An old post about why I'm not a marine biologist - with an absolutely delightful comment thread from James

Lately, there has been so much going on, and so much on my mind, that whenever I set out to write a blog post, my thoughts just get muddled.  But since I need to keep my other blog updated regularly for work reasons (as opposed to here, where I have the luxury of being among friends and being able to post when it feels right), that simply won't do.  So, I went through the old Open Salon posts I have saved, in the hopes that I could use one or re-work one, and post it.

I remember last year when we got the notice that Open was shutting down for good, I spent so many long nights frantically copy/pasting my stories - and, equally importantly, all of the comments (including avatars) that went with them.  In the months since, I can't say how many times I'll scroll down and happen upon a comment that uplifts me, makes me think, or simply makes me smile and feel all warm and fuzzy.

One benefit I hadn't really considered is that keeping the comments means you get to keep something of your friends when they're gone.  As I wrote shortly after his passing, while James and I exchanged many messages over the years, I didn't get to save any of the countless ones that were in my Open Salon inbox, since they shut us out of those when the site was officially determined to be on its way out.  And then tonight, as I searched for a post, I saw James's face and realized - oh my gosh - there's some of him here!  We all know that he could leave some doozies of comments, ranging from beautiful, to hilarious - often both at the same time.

Well, there was one post I figured I might be able to re-work (because the original one was quite rambling) and post, and there were James's comments that made me crack up.  

So here is the reworked (and mercifully abridged) version of the post, followed by dear James's fantastic comments.  I hope you enjoy the post - and I'm almost certain you'll love what James had to say about it:


That time I decided not to become a marine biologist


Author’s rendering of a bowhead whale. Although this was drawn a few years ago, when she was in her late 20’s, it’s an accurate representation of the doodles she’d make in her notebooks in fourth and fifth grade, as her drawing skills have not evolved since that time.

When I was in fourth and fifth grade, you could say I was many things — including the dumbest kid in the Talented and Gifted Students program.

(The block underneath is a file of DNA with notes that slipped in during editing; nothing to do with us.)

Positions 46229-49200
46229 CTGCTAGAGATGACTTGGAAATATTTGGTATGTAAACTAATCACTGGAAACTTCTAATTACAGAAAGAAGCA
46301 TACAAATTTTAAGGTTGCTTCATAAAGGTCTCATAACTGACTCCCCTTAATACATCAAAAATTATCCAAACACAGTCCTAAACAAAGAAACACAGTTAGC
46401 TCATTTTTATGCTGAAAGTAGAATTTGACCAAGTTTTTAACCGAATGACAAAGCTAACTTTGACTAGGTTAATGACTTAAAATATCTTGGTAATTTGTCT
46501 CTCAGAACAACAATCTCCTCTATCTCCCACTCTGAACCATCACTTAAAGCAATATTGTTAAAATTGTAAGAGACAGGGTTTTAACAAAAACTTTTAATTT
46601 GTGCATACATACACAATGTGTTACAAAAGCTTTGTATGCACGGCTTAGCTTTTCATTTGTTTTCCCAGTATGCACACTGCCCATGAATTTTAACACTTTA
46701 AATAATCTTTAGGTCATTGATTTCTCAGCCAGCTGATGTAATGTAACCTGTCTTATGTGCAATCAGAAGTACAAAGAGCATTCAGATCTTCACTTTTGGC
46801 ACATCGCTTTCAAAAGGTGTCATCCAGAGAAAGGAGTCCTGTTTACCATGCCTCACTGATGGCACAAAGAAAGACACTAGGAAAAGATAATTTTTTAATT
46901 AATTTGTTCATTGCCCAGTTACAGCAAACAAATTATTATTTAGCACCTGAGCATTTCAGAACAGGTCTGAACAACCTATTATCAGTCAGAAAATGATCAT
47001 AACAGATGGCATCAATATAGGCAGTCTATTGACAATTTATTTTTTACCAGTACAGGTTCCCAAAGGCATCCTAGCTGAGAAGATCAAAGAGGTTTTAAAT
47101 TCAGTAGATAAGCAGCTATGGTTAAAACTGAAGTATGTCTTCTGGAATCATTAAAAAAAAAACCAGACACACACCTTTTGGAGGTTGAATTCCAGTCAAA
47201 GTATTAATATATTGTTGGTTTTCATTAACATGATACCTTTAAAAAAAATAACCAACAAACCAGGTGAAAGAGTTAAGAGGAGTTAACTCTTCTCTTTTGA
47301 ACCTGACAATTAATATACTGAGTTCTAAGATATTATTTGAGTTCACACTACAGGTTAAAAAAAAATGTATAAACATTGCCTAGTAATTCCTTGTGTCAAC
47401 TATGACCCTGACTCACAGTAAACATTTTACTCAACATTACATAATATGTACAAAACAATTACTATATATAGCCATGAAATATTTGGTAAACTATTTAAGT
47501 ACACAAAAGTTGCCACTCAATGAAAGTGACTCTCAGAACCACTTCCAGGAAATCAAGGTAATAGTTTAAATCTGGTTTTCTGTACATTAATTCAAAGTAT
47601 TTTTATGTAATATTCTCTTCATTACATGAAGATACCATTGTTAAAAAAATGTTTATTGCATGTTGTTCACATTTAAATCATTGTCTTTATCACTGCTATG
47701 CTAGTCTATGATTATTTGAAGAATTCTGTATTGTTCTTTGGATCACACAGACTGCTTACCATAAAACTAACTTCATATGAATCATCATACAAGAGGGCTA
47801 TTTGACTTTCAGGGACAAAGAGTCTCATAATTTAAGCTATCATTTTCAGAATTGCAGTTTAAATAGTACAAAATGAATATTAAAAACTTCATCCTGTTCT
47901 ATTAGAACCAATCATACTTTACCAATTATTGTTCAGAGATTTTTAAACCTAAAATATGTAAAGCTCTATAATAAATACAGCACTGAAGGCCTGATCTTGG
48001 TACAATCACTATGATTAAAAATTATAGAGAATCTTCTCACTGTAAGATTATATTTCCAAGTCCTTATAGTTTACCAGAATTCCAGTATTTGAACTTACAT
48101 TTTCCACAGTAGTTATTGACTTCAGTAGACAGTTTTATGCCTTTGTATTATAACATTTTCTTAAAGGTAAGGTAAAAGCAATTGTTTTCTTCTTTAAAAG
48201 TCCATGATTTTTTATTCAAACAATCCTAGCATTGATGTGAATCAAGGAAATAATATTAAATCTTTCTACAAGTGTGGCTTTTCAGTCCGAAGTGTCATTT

Despite my horrific performances in just about anything involving math, every Tuesday I’d go with the other kids in the program out to a special trailer in the school’s courtyard, where we’d do things like learn about Greek mythology, or build bridges out of toothpicks. I was excellent with remembering the intricacies of the Greek myths, but not so great at constructing a toothpick bridge. Luckily that was a team project, so I just stuck the toothpicks where the other kids told me to.

As the bridge project shows, usually my math issues flew under the radar. But then, one day, we had to sound the depths of the sea.

At some point around that age, I’d absolutely fallen in love with whales. I’ve always felt something strange and emotional when watching documentaries about them. I think it’s the surreal way they float through the ocean like dirigibles in the sky. Something about that sight fills me with awe more than almost any other image I can think of. I had dreams of swimming underwater below a whale, just watching it move past me. On library days, I’d check out any book I could find about cetaceans. Soon, I could rattle off facts like length, weight, blubber thickness, and so on, the way other kids did baseball stats. Besides my Barbies, I had a selection of hard rubber whale figurines that I cherished. I decided that, in addition to being a famous writer, I also wanted to be a marine biologist.

When the gifted program teacher announced we’d be doing a unit on oceanography, I took it as great news.

The following Tuesday, we arrived in the trailer to find shoeboxes on our desks. They had their lids on, a small slit cut into the top. Our teacher handed out popsicle sticks and told us to put the stick in the slit and, without looking, graph the changes we felt in the elevation of the hardened cement that had been poured into our box — this was a simulation of what a ship’s sonar did when it scanned the ocean floor.